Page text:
Before you pay for a car, be sure you:
For detailed information on what to do before you sign a finance or loan contract, see Getting a car loan.
Sales agreements with a dealer
Check the details
Before you sign anything, carefully check:
- the total price is the same price you agreed to
- the buyer and seller details are accurate
- the vehicle details, eg odometer, vehicle identification number (VIN), chassis number and warrant of fitness expiration, match the details on the Consumer Information Notice (CIN) in the window of the car
- any add-ons or accessories, eg tow bars or extended warranties, are what you want
- the down payment and finance details are accurate, if applicable
- any trade-in information and values are correct, if applicable.
Read more about Contracts and sales agreements.
Don’t pay a deposit
Be sure to read the sales agreement or offer carefully. If something doesn’t add up or make sense, ask the dealer to explain it to you. If you have doubts, don’t sign anything. Request a copy of the offer to take away and get independent advice on.
Ask the dealer to keep the car for you until you return, but do not put a cash deposit down. Cash deposits are often non-refundable if you decide not to buy the car later. If the seller insists on a deposit, it may be a sign to buy elsewhere.
Be wary of making cash deposits. Dealers don’t have to refund you if you decide not to buy the car.
Understand on road costs
Check the contract for on road costs. Ask the dealer if the total price includes or excludes on road costs. If it does, ask the dealer for a breakdown of what on road costs are included in your sale price.
On road costs cover everything you need to legally get your car on the road, including a current:
- warrant of fitness (WoF)
- licence (rego)
- road user charges if you buy a diesel vehicle.
The dealer should tell you if on road costs are not included in the sale price. It should not come as a surprise to you after purchase.
Getting extended warranties or breakdown insurance
Buying an extended warranty or break down insurance is usually not worth it.
This is because you are covered by the Consumer Guarantees Act (CGA) when you buy a car from a dealer. This means the vehicle has to be of acceptable quality and last a reasonable amount of time.
Although some dealers may state otherwise, there is no set time you have to return a faulty car. If there is a problem with the vehicle you didn’t cause, you have a right to seek a remedy from the dealer under the CGA — even if you didn’t buy an extended warranty.
If you decide to purchase an extended warranty or breakdown insurance, the dealer must give you:
- a written copy of the extended warranty agreement, terms and conditions and expiration date.
- a summary of your rights under the CGA and how an extended warranty gives you additional protection above the law.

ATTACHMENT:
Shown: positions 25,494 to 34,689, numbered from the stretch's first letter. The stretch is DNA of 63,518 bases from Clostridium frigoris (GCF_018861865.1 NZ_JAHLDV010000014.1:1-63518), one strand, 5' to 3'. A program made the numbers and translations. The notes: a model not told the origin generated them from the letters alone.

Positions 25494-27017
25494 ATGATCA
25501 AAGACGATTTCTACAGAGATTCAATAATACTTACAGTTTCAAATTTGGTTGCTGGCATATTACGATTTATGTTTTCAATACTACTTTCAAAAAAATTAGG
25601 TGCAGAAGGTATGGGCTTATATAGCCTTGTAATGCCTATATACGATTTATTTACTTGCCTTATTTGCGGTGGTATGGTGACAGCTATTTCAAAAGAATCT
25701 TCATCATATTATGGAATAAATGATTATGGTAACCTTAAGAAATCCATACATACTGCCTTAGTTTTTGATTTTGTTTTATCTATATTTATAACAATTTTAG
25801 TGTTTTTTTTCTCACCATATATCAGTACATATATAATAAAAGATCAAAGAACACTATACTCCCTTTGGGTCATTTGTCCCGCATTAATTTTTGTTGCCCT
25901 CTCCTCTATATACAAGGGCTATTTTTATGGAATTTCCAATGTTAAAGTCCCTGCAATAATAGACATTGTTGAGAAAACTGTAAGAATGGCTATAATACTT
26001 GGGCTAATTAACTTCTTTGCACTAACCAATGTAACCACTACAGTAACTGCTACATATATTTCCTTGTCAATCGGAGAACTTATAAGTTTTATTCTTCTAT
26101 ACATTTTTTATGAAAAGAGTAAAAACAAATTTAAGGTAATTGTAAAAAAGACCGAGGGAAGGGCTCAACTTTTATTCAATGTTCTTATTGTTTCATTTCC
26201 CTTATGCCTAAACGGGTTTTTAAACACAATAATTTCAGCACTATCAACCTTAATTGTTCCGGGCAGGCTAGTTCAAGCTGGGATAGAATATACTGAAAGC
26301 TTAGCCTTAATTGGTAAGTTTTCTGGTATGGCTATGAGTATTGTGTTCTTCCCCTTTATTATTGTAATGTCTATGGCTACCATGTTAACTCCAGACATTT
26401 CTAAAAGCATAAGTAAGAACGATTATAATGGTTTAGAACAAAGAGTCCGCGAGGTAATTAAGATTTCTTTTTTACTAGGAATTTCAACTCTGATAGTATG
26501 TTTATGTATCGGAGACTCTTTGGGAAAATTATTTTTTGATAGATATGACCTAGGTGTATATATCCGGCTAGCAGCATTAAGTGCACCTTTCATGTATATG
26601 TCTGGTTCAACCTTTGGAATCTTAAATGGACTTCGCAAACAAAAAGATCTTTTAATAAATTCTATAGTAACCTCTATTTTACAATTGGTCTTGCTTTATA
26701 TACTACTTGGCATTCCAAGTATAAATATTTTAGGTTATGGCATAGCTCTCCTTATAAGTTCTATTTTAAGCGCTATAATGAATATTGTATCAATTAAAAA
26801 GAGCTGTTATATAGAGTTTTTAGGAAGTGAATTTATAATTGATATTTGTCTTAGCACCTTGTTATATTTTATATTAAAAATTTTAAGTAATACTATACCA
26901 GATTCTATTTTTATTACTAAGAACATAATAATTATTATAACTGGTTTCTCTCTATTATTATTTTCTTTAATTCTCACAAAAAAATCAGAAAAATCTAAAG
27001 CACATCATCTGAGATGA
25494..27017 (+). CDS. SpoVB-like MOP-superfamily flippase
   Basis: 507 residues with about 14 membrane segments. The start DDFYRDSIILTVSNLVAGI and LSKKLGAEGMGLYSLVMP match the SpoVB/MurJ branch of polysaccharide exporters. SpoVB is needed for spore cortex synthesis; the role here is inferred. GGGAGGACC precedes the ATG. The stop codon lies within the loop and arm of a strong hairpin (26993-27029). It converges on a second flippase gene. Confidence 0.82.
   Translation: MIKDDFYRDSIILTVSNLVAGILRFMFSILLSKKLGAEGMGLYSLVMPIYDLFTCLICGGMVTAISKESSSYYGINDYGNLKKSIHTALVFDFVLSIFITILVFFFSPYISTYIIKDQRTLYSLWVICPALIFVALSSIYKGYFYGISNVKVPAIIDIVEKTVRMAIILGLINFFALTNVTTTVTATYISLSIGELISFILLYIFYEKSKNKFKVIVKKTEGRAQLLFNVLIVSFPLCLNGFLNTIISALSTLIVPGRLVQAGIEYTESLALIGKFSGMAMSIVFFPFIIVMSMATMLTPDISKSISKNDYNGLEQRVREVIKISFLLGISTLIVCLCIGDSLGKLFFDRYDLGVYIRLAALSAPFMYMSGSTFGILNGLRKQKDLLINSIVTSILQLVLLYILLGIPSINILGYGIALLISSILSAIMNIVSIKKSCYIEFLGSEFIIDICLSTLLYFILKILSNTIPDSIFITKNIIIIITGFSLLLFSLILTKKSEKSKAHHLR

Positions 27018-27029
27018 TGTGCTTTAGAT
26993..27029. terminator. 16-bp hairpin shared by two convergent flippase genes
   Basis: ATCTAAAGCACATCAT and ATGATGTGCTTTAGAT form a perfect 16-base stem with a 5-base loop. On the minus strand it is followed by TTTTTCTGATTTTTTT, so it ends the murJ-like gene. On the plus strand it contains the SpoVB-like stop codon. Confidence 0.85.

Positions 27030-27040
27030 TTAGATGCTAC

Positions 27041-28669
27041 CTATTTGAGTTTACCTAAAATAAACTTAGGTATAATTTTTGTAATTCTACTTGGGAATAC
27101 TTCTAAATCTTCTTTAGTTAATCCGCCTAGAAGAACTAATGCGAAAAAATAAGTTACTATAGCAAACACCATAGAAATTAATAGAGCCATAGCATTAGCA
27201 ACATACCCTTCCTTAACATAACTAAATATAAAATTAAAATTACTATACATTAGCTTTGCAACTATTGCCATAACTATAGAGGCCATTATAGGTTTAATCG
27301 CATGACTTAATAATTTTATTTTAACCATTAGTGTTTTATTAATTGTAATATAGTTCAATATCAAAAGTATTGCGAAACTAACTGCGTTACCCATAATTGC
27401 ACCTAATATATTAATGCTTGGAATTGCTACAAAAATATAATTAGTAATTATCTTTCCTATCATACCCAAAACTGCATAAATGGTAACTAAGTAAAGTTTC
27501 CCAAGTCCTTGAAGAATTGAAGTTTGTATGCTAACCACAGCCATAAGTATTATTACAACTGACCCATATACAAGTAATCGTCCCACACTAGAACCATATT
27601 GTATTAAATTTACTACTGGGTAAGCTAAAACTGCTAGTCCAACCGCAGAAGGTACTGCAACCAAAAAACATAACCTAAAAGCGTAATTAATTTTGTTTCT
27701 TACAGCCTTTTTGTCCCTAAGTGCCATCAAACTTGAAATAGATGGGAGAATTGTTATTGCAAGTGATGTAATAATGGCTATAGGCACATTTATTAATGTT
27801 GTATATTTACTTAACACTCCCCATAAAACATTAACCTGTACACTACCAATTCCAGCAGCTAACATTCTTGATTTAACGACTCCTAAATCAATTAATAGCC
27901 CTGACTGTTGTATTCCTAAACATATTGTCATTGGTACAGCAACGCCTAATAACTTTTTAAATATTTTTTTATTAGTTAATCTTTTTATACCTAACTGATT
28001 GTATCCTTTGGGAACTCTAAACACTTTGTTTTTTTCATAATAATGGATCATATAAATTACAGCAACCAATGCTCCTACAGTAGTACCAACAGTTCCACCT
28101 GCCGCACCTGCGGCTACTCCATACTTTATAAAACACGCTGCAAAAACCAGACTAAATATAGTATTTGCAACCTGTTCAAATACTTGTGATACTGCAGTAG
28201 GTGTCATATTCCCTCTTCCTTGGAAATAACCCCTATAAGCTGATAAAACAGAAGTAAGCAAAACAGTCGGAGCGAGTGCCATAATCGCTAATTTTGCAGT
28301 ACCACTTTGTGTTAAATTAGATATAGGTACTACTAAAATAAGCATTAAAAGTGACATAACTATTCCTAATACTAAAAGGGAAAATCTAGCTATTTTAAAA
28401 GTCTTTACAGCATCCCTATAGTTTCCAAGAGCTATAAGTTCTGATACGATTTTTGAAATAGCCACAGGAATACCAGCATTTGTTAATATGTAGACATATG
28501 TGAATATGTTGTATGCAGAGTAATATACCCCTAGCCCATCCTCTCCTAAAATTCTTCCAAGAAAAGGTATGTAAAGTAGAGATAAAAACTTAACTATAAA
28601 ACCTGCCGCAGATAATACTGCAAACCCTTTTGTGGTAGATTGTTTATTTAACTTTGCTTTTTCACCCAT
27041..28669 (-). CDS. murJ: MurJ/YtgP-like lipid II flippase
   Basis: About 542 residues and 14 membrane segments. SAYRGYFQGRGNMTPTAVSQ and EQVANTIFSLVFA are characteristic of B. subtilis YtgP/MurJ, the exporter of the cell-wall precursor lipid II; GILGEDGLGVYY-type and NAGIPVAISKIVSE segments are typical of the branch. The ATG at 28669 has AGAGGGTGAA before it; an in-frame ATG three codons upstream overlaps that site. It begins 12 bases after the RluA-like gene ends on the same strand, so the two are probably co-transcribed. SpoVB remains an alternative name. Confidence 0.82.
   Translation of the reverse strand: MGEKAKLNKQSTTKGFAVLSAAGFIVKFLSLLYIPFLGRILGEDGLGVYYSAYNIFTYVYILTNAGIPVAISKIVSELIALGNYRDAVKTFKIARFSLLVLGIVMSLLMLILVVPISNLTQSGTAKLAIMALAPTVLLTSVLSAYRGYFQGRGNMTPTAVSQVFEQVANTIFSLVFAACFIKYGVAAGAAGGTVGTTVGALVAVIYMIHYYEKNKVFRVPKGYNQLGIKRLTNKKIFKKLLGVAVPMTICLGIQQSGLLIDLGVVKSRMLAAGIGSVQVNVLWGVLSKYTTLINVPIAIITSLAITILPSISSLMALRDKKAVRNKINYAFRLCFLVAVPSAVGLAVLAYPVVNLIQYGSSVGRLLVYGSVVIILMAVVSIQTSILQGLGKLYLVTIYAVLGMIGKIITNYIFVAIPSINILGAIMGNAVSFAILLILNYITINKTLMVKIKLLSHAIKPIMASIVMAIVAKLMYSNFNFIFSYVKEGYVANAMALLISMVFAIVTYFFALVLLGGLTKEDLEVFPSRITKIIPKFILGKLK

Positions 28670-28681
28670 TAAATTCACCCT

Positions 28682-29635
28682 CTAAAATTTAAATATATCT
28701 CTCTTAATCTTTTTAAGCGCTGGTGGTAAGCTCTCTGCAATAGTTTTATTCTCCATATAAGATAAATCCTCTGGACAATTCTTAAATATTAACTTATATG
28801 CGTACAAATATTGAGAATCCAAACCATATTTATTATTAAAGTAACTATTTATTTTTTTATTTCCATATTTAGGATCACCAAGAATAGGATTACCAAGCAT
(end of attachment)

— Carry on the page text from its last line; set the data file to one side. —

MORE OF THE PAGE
- a summary of your rights to cancel the extended warranty under the Fair Trading Act.
Make sure you know what the warranty covers and what is excluded. There are usually special conditions you must follow to keep your warranty, eg getting it serviced on time by a mechanic approved by the warranty provider.
Dealers usually contract out of the CGA for cars sold for commercial purposes. So an extended warranty may be a good option if you are buying the vehicle for your business, rather than for your personal use.
Read more about Warranties.
Contracts when you buy privately
Written sales agreements are not required when you buy from a private seller. But you can create your own contract with the seller.
While a do-it-yourself contract won’t offer you more legal protections, you will have some documented evidence on the sale. This will come in handy if there’s a post-purchase problem you can’t resolve with a seller and need to take the matter to the Disputes Tribunal.
Other perks of an on-the-spot DIY contract include:
- makes sure both you and the seller are on the same page
- captures important information for both the buyer and seller
- gives the seller an opportunity to list all the car’s defects, so the buyer can’t later claim the seller misled them about the condition of the vehicle.
Your DIY sales agreement could include:
- the date of purchase
- seller and buyer details, including name, address and phone number
- vehicle make and model
- registration plate
- vehicle identification number (VIN) or chassis number
- odometer reading
- Warrant of Fitness and license expiration date
- the sale price and method of payment
- any delivery details
- any notes or statements about the ownership of the car
- any notes or statements about the condition of the car
- a statement signed by the buyer and seller that all information is correct.
Make sure you give a copy to the seller.
You may also like to include photos of the car taken at the time of purchase.
Create your own agreement
Use this template vehicle purchase agreement when you buy a car from a private seller.
Vehicle sales agreement with private seller template [DOCX, 24 KB]
Read more information on Solving a problem with your private vehicle seller